That was the highest inflation rate since January of 2004. Food-price growth quickened to 26.6% from 22.4% in March.

Also, non-food inflation climbed to 21.3% from 17% in the prior month, led by higher prices of transport (33.5%), household equipment and maintenance (28.5%); and housing and utilities (25%). On a monthly basis, consumer prices rose by 5.1%.

In Ghana, the most important components in the Consumer Price Index (CPI) are Food and Non Alcoholic Beverages (43.6 percent of total weight); Housing, Water, Electricity, Gas and Other Utilities (9.5 percent) and Clothing and Footwear (8.9 percent).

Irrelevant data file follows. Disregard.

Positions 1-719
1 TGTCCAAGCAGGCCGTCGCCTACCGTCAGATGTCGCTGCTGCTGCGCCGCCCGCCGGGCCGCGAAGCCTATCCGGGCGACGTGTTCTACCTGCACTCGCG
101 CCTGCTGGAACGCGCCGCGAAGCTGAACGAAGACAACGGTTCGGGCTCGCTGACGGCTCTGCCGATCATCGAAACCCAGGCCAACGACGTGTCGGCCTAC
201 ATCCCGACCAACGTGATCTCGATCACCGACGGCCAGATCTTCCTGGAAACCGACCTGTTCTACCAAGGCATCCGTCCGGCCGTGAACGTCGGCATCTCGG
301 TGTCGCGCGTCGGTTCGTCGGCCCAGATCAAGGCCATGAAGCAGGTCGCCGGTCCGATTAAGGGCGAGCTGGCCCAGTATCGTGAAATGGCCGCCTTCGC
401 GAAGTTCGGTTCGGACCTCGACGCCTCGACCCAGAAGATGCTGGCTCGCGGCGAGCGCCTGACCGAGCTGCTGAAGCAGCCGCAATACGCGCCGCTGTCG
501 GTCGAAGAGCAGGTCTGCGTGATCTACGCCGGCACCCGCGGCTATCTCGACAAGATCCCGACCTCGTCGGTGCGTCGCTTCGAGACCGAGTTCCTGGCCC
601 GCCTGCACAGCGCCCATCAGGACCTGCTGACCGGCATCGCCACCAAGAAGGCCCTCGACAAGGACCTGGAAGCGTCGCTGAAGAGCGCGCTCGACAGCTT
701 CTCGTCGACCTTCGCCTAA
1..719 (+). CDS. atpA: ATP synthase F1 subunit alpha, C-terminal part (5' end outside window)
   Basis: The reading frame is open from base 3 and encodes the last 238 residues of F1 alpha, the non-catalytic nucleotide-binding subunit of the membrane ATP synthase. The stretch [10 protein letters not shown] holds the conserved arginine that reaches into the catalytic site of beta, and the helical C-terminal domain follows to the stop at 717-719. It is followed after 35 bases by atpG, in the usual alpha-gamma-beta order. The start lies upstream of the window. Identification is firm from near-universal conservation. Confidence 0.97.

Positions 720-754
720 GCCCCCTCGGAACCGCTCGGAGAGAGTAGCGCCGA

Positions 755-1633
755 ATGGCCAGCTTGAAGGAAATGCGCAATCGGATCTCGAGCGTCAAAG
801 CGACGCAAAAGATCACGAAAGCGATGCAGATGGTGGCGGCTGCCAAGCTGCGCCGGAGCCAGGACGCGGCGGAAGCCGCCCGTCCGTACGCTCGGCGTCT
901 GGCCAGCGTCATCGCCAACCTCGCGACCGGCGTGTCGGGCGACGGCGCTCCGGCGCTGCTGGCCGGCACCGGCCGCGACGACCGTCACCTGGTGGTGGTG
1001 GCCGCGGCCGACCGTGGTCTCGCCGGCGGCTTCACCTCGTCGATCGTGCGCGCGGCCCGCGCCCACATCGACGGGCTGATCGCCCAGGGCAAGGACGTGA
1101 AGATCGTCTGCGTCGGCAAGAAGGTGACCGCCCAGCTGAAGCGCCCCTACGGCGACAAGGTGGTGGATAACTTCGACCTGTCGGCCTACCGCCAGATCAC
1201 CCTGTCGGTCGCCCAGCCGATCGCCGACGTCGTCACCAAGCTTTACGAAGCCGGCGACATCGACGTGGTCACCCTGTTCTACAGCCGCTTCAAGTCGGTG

Transport account for 7.2 percent of total index, Miscellaneous Goods and Services for 7 percent, Hotels, Cafés and Restaurants for 6 percent and Furnishing and Household Equipment for 4.6 percent.

Education represents 3.8 percent of total weight, Recreation and Culture another 2.7 percent and Communication 2.6 percent. Health accounts for the remaining 2.4 percent and Alcoholic Beverages, Tobacco and Narcotics 1.6 percent.

Credit: tradingeconomics